Remote teaching: an opportunity for conceptual learning to flourish

Before I try to switch into holiday mode (whatever that means these days), I am giving myself a bit of space to reflect after an intense 3 weeks. I am trying to reframe my thinking to consider opportunities rather than dwell on disappointments or unmet expectations (I hear the echo of an AtL here…). I can’t help but think (and I’m sure I’m not the only one) that teaching remotely, despite its many challenges, offers us a real opportunity to develop students’ conceptual understandings.

As classroom dynamics shift to more a student-centred, self-directed approach to learning, I have come to accept that I cannot cover content in the way that I usually do. Or at least, I need to be more strategic about what content I do focus on. So the conceptual lens becomes even more important: it’s about zooming out, rather than zooming in, and really considering the big picture. Why this text or this topic? How can we design learning to promote transfer between texts and/or topics?

My Grade 6 colleagues will start a unit on Shakespeare soon after we resume online learning after the holiday. The focus text for the unit is The Tempest, but having left all of the physical copies of the text (the adapted Shakespeare Stories version, supplemented with extracts from the original script) back at school, we needed to quickly adjust our plans. So now students will explore different performances of the play: an RSC production that students can stream on Digital Theatre Plus (a resource I can highly recommend if you have the budget for it); the 2010 film adaptation starring Helen Mirren, which they can access on Amazon Prime; and even a CBeebies version that students can view online. Ultimately, I think shifting the focus like this actually improves the unit and allows for a more meaningful exploration of the key concept (Creativity), the related concepts (context and theme) and the global context (Orientation in space and time). By examining different artistic interpretations, the students can really unpack the statement of inquiry: Some stories magically travel through time and space.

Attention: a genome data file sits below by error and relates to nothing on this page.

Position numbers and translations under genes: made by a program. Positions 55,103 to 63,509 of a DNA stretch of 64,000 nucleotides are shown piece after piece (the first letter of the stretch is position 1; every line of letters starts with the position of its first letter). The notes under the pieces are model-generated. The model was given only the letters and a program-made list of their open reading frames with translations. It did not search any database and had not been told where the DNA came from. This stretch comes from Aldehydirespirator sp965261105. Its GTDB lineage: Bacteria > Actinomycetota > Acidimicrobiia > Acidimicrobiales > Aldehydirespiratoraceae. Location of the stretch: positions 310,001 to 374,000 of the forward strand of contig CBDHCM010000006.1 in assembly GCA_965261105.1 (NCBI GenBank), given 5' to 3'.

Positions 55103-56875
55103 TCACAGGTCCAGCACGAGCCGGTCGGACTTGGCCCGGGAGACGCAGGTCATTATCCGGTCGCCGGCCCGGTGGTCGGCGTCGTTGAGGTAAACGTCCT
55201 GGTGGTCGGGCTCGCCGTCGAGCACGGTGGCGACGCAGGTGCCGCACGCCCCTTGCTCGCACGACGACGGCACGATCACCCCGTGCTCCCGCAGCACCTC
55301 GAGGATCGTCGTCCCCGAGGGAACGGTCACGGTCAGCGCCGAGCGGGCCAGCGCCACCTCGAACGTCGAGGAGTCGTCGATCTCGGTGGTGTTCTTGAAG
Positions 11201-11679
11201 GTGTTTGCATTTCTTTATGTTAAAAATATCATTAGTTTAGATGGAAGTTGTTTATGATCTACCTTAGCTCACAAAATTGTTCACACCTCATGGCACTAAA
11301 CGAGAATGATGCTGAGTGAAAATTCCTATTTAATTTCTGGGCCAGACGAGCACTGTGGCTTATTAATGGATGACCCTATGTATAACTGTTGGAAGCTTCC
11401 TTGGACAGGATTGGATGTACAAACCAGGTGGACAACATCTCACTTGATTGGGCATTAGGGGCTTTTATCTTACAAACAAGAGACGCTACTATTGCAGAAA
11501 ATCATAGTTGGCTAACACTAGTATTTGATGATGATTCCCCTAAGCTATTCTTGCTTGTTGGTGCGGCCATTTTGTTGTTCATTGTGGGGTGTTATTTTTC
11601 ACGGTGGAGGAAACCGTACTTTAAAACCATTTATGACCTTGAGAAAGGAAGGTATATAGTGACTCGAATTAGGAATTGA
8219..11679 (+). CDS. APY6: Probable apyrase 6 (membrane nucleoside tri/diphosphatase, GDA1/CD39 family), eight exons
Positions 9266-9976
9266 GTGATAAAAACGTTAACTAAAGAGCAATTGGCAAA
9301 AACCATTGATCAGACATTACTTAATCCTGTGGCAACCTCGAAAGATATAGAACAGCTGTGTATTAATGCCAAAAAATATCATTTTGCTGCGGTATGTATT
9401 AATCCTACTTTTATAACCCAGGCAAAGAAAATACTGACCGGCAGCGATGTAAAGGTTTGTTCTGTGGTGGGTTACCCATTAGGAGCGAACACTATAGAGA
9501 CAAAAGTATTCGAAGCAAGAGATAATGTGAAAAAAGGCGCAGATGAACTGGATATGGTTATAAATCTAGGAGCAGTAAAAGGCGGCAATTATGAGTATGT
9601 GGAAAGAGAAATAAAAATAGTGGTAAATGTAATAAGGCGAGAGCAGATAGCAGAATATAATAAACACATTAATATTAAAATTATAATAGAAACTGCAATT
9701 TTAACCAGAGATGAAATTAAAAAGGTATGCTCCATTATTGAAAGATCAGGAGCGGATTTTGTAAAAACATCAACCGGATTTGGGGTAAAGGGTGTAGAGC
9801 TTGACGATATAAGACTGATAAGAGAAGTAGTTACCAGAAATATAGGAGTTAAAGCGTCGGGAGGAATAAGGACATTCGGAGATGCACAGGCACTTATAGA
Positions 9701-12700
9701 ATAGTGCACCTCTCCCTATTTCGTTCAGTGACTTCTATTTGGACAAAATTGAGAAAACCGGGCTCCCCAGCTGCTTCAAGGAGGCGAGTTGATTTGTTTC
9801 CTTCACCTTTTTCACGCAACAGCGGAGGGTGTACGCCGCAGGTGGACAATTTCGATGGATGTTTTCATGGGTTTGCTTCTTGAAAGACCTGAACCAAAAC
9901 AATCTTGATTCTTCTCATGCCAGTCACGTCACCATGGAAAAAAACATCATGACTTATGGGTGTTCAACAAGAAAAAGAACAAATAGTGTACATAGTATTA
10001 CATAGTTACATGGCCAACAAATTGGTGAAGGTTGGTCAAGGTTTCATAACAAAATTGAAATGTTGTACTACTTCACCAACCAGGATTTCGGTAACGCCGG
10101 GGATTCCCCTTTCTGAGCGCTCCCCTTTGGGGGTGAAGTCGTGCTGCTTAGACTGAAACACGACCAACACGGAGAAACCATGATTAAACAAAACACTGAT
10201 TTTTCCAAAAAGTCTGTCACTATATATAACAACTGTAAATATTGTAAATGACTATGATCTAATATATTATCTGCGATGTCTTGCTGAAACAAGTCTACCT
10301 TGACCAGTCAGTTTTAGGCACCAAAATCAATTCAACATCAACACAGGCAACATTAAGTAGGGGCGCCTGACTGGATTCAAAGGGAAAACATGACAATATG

My own Grade 9 students have just started a unit on gothic fiction, and our current situation has meant that we are spending less time on a thorough examination of each individual text and more time considering the commonalities across texts (including film as text) in support of our inquiry focus: Advances in scientific and technical innovation have inspired creativity throughout the ages. Students will explore extracts from Rebecca, Frankenstein, Wuthering Heights, and other gothic works and then engage in their own independent reading circles to dig deeper into the SoI. They will use the knowledge they gain on gothic tropes such as atmosphere, setting and point of view to construct their own gothic stories. The individual works are not the main focus here; they are tools to help facilitate students’ own creativity.

Of course, there is always a flip side. In this remote learning environment, when many of us are trying to balance personal demands with our professional obligations, there is the danger of just trying to fill students’ time with with lots of content; in other words, assigning busy work or tasks which don’t serve the big picture. If we’re not conscientious, conceptual learning could flounder.

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